Research and Recap: Madame Elaine and the Spiritualism Phenomenon

Serving some real history after
Tales from the Table!

What happens when Madame Elaine, spirit medium from the 19th century, throws a dinner party? Hopefully you got your answer during Tales from the Table: Dinner Theater at the Noah Webster House & West Hartford Historical Society…

… But if not, we hope your interest is piqued!

Our first-ever Research and Recap blog post is dedicated to our first-ever dinner theater.

Let’s start with the setting, shall we?

Madame Elaine’s Tent of Spiritual Enlightenment was based on 19th century traveling spirit mediums. Spiritualism was a common practice in the late-19th century. Most Americans had lost at least one family member during the Civil War. Practicing Spiritualism was an attempt to see their loved one had made it safely to the other side. Seances, planchettes, tarot cards, palm readings, and crystal balls were all in vogue.

 

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The first known use of the word spiritualism was in 1796. Noah Webster may have heard it, but it was not included in his 1828 American Dictionary of the English Language.

Madame Elaine was not a real person, but she was based in fact.

Karen Abbott cites the Fox sisters from Hydesville, New York, as the instigators of the spiritualism craze in a Smithsonian Magazine article, “The Fox Sisters and the Rap on Spiritualism.” The three sisters claimed to have nightly experiences with spirits. It was a sort of call-and-response; the girls would ask a question, requesting the answer be delivered by a series of knocks, or “raps,” on walls, doors, tables, et cetera.

Their abilities seemed legitimate. Naturally, this terrified their mother. She wasted little time sending her daughters to stay with their aunt in Rochester, New York. Systematically, the Fox sisters shared their abilities with the Rochester community.

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The Fox sisters, from left to right: Leah, Kate and Maggie. From “Radical Spirits,” c/o Smithsonian Magazine.

At the time, Rochester served as a hub for social and religious reform movements. Rochester residents were enthralled when the sisters flaunted their abilities to bring forth spirits through knocks on walls, tables, and floorboards. They were soon sent from these reformers’ parlors to a nation-wide tour, selling their services for one dollar per session.

The success of the spiritualism movement is not just due to the persistence of later-proven frauds like the Fox sisters. The idea of contacting those in the beyond brought comfort to those who had lost their loved ones to war, migration, or disease. It was alluring; here were some answers to burning questions.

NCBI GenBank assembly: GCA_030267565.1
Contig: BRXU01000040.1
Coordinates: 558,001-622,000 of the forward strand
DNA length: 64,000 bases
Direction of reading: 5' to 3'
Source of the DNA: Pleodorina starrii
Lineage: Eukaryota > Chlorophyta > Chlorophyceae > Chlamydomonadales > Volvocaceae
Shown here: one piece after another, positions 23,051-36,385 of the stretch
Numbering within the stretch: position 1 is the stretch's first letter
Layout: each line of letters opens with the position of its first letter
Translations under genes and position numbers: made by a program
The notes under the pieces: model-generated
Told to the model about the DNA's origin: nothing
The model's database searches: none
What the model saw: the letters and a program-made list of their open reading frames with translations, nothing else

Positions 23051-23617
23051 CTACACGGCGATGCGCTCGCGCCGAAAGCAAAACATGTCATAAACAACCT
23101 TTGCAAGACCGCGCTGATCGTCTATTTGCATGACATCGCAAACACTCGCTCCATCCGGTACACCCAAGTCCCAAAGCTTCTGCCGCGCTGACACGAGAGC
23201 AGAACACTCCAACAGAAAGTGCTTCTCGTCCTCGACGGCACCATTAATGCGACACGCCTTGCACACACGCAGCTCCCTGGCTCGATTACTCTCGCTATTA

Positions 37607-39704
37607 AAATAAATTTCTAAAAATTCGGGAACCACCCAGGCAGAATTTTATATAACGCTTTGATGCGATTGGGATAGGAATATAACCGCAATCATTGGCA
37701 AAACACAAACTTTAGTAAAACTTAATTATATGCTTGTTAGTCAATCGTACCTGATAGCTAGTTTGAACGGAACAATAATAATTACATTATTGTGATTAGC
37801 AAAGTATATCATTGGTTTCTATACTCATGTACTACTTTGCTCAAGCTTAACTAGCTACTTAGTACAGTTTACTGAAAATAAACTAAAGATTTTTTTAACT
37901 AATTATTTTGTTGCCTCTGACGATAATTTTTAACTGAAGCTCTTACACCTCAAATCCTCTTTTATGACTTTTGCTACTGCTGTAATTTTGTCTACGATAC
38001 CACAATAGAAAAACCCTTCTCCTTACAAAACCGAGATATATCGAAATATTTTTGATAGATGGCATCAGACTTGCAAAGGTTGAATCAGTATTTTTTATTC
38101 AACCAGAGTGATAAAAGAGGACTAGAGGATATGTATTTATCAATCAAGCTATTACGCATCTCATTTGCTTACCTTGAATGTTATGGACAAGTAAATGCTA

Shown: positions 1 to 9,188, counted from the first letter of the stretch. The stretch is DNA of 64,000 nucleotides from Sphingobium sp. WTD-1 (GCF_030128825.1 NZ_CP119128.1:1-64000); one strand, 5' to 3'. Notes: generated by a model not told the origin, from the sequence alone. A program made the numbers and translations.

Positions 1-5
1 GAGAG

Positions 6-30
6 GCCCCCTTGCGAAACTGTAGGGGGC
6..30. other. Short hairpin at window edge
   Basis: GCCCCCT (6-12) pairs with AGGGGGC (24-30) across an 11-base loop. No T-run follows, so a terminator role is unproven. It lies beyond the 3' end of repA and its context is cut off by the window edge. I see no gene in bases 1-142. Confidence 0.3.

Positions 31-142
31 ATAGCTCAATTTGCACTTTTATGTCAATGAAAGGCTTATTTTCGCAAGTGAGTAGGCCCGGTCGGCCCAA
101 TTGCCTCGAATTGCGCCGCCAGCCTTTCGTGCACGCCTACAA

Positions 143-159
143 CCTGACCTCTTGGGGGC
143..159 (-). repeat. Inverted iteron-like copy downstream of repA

Were the deceased comfortable? Had they made it safely to the other side? What wisdom could they share with their living loved ones?

Spiritualist leaders and practitioners were primarily women. Only men could become ministers; ministers were outspoken on socio-political issues in the 19th-century. Female spirit mediums could communicate with those beyond the veil and bring messages of comfort to their communities.

Some saw the potential for profit in offering comfort. On March 30, 1904, The Hartford Courant advertised eight clairvoyants’ services: 

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Seriously. No fewer than eight clairvoyants advertised their services in The Hartford Courant on March 30, 1904. This isn’t even the peak!

Though it is quite possible these clairvoyants were honestly spirit mediums congregating in the progressive city of Hartford, Conn. with its famous, influential residents (Mark Twain, Harriet Beecher Stowe, Isabella Beecher Hooker, Charles Dudley Warner, Samuel Colt… the list goes on), it is also possible some merely saw dollar signs circling their clientele. And clairvoyants tended to leave after relatively short stints in big cities, so it is possible their services were not genuine.

So, Madame Elaine was based on the idea of the transient clairvoyant. As she said in Tales from the Table, it’s a “perfectly respectable practice!”

 

TL;DR: Spiritualism allowed women to have a public voice during an era of tremendous change and political upheaval, but some mediums were less than sincere.

 

Next time we’ll dig into Henry Kalber’s story.

Yes, he was really a gravedigger in West Hartford.

No, it wasn’t as creepy as it might sound.

 

 

Wait, wait… here’s a sidebar tidbit with which you can impress your friends:

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Merriam-Webster is spouting tons of knowledge about Franz Mesmer, hypnotist whose fame came just a generation before the Fox sisters’, in their definition of mesmerize. And now you know!

Save that one for Trivia Night on March 30, 2017!